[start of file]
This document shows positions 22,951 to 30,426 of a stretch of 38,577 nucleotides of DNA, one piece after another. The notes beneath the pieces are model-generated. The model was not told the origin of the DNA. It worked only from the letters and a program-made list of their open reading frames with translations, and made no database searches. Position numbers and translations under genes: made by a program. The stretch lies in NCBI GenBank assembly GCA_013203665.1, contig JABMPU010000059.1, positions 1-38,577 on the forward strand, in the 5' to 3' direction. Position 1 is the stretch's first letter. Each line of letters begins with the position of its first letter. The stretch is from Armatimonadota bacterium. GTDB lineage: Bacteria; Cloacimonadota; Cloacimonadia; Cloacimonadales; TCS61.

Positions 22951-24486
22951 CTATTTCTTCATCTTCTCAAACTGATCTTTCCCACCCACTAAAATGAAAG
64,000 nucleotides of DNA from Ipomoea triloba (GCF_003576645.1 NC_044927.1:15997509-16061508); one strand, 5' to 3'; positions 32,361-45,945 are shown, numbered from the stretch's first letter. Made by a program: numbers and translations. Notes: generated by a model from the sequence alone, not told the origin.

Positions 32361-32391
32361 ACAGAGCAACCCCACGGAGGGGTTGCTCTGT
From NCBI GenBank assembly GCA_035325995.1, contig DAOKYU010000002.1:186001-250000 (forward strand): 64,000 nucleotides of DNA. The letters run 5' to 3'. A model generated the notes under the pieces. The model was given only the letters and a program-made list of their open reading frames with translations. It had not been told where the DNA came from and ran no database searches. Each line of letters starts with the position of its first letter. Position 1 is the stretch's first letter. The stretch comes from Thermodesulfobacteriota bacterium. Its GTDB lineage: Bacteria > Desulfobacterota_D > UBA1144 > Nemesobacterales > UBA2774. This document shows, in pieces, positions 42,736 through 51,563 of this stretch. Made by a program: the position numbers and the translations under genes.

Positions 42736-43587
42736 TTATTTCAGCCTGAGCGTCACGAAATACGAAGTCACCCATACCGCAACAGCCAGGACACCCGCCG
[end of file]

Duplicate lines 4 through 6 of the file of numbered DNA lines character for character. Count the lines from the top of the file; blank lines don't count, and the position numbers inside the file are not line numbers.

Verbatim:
64,000 nucleotides of DNA from Ipomoea triloba (GCF_003576645.1 NC_044927.1:15997509-16061508); one strand, 5' to 3'; positions 32,361-45,945 are shown, numbered from the stretch's first letter. Made by a program: numbers and translations. Notes: generated by a model from the sequence alone, not told the origin.

Positions 32361-32391
32361 ACAGAGCAACCCCACGGAGGGGTTGCTCTGT